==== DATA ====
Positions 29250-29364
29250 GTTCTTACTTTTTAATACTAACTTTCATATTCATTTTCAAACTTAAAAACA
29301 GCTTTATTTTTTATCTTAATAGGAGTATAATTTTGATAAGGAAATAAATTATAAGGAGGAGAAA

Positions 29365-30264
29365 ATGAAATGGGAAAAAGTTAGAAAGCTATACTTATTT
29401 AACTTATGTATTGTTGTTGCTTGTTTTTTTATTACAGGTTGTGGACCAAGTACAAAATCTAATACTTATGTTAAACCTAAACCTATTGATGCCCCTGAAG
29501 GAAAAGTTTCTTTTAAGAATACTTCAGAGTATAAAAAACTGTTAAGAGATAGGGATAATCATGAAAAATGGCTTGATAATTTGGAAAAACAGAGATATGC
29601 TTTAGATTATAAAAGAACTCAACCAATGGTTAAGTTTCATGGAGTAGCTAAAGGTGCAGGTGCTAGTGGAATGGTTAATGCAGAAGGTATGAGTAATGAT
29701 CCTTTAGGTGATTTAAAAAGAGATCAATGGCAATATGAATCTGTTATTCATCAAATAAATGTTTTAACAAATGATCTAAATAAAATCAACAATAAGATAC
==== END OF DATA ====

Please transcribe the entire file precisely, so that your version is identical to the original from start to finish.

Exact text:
Positions 29250-29364
29250 GTTCTTACTTTTTAATACTAACTTTCATATTCATTTTCAAACTTAAAAACA
29301 GCTTTATTTTTTATCTTAATAGGAGTATAATTTTGATAAGGAAATAAATTATAAGGAGGAGAAA

Positions 29365-30264
29365 ATGAAATGGGAAAAAGTTAGAAAGCTATACTTATTT
29401 AACTTATGTATTGTTGTTGCTTGTTTTTTTATTACAGGTTGTGGACCAAGTACAAAATCTAATACTTATGTTAAACCTAAACCTATTGATGCCCCTGAAG
29501 GAAAAGTTTCTTTTAAGAATACTTCAGAGTATAAAAAACTGTTAAGAGATAGGGATAATCATGAAAAATGGCTTGATAATTTGGAAAAACAGAGATATGC
29601 TTTAGATTATAAAAGAACTCAACCAATGGTTAAGTTTCATGGAGTAGCTAAAGGTGCAGGTGCTAGTGGAATGGTTAATGCAGAAGGTATGAGTAATGAT
29701 CCTTTAGGTGATTTAAAAAGAGATCAATGGCAATATGAATCTGTTATTCATCAAATAAATGTTTTAACAAATGATCTAAATAAAATCAACAATAAGATAC